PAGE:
What is Lean Management?
Lean management is an approach to running an organisation that supports the concept of continuous improvement, a long-term approach to work that systematically seeks to achieve small, incremental changes in processes in order to improve efficiency and quality.
Lean is an improvement model and collection of tools that emphasises the elimination of all types of waste (muda) and non-value-added activities, and the delivery of high-quality products at the lowest possible cost. The focus of Lean is on producing more goods with fewer resources by driving continual improvement in all areas of business performance, including cost, productivity, efficiency, and safety, health, and environment (SHE). Key principles of a Lean supply chain include:
1. Value is defined by the customer.
2. The supply chain and value stream should flow continuously.
3. The entire organisation must manage toward perfection by eliminating waste and adding value.
Lean Management works well with ISO 9001:2015 Quality Management System, especially for an organisation that has an established quality system. It also works well for any organisation that is looking to improve processes and reduce muda. At the heart of both ISO 9001 and Lean Management is Kaizen, which is derived from the Japanese as Continuous Improvement. Kaizen helps you get rid of waste and continuously implement best practices.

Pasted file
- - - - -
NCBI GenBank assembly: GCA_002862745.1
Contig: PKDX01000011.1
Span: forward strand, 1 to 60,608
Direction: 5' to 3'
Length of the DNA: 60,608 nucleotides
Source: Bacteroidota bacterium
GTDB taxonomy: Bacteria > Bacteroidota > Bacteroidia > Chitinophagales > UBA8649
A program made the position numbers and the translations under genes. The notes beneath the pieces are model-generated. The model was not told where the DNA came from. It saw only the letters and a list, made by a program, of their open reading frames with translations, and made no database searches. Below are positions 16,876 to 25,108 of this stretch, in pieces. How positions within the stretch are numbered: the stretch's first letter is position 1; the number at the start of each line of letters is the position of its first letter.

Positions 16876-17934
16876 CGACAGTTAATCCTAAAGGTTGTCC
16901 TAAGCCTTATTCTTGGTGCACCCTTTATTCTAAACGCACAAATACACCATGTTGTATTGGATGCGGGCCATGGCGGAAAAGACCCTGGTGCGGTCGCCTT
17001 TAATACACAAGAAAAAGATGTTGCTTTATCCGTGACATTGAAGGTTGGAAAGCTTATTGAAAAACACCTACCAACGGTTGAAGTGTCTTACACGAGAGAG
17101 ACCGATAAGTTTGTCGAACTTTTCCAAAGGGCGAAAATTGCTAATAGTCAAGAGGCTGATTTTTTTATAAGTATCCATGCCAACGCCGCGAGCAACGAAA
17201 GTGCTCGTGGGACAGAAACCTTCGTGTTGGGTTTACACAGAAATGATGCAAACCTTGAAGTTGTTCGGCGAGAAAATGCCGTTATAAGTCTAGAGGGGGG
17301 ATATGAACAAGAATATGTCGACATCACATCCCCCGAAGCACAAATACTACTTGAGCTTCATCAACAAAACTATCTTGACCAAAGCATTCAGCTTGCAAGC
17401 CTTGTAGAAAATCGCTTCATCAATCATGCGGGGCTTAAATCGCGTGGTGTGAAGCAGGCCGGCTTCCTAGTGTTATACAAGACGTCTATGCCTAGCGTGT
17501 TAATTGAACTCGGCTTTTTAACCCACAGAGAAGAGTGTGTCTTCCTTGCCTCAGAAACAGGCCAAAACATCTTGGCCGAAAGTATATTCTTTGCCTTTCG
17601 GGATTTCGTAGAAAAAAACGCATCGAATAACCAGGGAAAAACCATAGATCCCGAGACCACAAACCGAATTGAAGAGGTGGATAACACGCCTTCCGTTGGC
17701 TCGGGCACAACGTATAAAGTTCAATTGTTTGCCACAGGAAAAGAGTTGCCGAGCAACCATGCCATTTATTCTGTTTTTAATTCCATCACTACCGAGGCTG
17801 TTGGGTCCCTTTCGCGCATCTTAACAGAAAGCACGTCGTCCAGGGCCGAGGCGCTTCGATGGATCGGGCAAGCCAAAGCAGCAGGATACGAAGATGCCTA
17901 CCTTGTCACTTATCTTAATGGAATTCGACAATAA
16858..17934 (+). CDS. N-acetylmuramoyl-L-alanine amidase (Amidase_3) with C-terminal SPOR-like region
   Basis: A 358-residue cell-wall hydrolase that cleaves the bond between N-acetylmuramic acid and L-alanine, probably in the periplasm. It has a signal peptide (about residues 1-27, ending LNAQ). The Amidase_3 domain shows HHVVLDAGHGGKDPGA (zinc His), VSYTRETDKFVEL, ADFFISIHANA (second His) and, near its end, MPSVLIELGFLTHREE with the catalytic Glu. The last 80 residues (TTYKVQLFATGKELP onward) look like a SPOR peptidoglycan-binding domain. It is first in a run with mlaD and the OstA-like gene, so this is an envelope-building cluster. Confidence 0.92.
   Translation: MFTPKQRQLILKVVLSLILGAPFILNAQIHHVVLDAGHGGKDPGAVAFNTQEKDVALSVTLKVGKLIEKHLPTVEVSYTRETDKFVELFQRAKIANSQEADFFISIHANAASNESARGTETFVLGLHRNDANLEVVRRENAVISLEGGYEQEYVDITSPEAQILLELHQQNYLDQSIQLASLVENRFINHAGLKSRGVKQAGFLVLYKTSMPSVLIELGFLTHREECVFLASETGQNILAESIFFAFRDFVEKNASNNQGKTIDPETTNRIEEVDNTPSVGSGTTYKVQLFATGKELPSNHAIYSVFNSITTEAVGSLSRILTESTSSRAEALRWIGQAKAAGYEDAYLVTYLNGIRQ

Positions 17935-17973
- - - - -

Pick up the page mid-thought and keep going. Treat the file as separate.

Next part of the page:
There are 5 Lean Principles, these are:
1. Define Value - Value is what the customer is willing to pay for your product or service. It is paramount to discover the actual or latent needs of the customer.
2. Map Value Stream - Identify and mapping the value stream. In this step, the goal is to use the customer’s value as a reference point and identify all the activities that contribute to these values. Activities that do not add value to the end customer are considered waste.
3. Create Flow - After removing the wastes from the value stream, the following action is to ensure that the flow of the remaining steps run smoothly without interruptions or delays.
4. Establish Pull - Inventory is considered one of the biggest wastes in any production system. The goal of a pull-based system is to limit inventory and work in process (WIP) items while ensuring that the requisite materials and information are available for a smooth flow of work. Pull-based systems are always created from the needs of the end customers.
5. Pursue Perfection - Pursuit of perfection is the most important Lean Principle of them all. It makes Lean thinking and continuous process improvement a part of the organisational culture.